Logistic regression was used to estimate odds ratios and 95% confidence intervals for patient characteristics. SAS version 9.1 was used (SAS Institute, Cary, North Carolina). To assess the localizing value of the tumors causing seizures, a χ2 statistic map was calculated. At each voxel, the group of patients presenting with a tumor at that voxel was determined. From this group, the number of patients who presented with seizures, as compared with the expected number (the product of the number of patients with a tumor at that voxel and the ratio of the patients presenting with seizures in the study population), was used to calculate the χ2 statistic. In voxels where the number of patients with seizures exceeded the number of patients without seizures, a higher value of χ2 is indicative of a stronger likelihood that patients with a tumor at that location would present with seizures than at other locations. A complementary χ2 map was calculated to determine “protective” locations, eg, where presentation with seizures is less likely.
To assess the significance of the χ2 statistic, a nonparametric mapping method based on permutation testing was used,27 which requires making minimal assumptions regarding our data. The χ2 was used as an omnibus statistic. The χ2 map was masked to include only voxels that exceeded the suprathreshold level of 2. These were grouped into discrete clusters using a 6-connectivity model, and a cluster mass was calculated.28 Thereafter, the labeling of each patient as “seizure” vs “no seizure” was randomly reassigned, with the constraint of preserving the original ratio of the number of patients with “seizure” and “no seizure.” From the relabeled group, a χ2 map and clusters were again calculated and the largest cluster mass recorded. This was repeated 5000 times to obtain a null hypothesis distribution of maximal cluster sizes.28,29 Clusters of the original image whose masses exceeded significance of P < .05 were used to calculate a P value map. Analysis was performed using MATLAB version 7.6 (R2008a).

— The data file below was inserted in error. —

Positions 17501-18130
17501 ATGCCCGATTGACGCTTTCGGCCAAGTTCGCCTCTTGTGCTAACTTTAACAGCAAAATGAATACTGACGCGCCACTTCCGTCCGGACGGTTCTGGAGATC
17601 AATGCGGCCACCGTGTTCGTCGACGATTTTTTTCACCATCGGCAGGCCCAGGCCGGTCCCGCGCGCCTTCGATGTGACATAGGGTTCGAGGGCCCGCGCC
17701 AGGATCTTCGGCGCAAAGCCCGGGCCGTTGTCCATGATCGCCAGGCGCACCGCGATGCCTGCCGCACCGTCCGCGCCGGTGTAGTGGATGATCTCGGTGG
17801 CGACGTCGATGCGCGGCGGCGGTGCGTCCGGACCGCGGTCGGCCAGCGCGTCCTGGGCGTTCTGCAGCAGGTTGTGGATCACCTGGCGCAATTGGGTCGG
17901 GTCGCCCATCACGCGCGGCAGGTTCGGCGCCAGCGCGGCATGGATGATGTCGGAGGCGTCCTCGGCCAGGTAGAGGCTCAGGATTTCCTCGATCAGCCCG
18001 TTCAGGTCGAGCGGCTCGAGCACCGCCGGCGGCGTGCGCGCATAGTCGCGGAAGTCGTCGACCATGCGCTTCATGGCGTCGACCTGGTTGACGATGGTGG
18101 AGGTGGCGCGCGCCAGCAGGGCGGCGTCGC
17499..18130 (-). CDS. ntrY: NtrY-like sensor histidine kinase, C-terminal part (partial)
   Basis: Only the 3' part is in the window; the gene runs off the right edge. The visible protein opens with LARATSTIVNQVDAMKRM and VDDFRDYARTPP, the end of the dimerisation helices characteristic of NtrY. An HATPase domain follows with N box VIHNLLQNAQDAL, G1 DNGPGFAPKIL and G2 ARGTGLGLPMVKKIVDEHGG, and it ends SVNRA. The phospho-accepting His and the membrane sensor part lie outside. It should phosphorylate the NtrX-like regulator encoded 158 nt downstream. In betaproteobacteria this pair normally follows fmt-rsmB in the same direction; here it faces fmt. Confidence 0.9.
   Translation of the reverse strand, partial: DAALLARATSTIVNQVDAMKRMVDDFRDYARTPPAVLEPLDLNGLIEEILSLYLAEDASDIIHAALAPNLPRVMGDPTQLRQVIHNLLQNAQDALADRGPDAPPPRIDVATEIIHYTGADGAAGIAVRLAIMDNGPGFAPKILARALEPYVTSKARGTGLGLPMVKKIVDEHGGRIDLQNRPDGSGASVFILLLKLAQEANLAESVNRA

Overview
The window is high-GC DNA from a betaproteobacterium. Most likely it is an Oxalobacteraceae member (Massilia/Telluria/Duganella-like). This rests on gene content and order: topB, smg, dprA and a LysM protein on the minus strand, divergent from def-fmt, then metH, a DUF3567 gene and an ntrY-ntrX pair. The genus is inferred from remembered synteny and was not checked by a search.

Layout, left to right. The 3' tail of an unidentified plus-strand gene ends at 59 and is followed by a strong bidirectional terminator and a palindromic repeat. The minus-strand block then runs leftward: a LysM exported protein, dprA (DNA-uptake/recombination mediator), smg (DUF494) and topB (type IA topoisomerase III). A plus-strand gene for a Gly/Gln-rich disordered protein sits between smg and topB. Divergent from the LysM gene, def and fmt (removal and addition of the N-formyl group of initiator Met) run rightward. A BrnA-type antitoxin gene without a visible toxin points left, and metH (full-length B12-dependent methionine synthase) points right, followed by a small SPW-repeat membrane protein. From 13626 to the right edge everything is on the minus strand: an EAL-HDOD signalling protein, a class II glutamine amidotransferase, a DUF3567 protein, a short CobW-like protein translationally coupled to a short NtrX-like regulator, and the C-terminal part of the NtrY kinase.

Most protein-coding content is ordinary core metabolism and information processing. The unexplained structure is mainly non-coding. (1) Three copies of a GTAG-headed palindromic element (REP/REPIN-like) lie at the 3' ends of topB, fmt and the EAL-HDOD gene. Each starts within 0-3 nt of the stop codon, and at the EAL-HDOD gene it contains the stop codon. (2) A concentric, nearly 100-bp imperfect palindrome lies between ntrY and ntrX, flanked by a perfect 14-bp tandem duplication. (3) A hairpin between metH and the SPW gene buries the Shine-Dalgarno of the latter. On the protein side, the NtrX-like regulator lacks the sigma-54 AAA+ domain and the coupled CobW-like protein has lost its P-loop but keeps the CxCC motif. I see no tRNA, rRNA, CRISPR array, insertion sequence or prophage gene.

One hundred twenty-four patients were included in this study. Their main clinical and pathological characteristics are listed in Table 1; odds ratios regarding these characteristics are listed in Table 2. Patients with presumed low-grade gliomas not included in the study were compared with patients who were included. Of the 24 patients, 15 were male, 14 had left-sided tumors, 7 had temporal tumors, and 15 had seizures; their average age was 46.3 years (range, 18-83 years). The age of the excluded patients was higher than the included group, but the other characteristics did not differ significantly.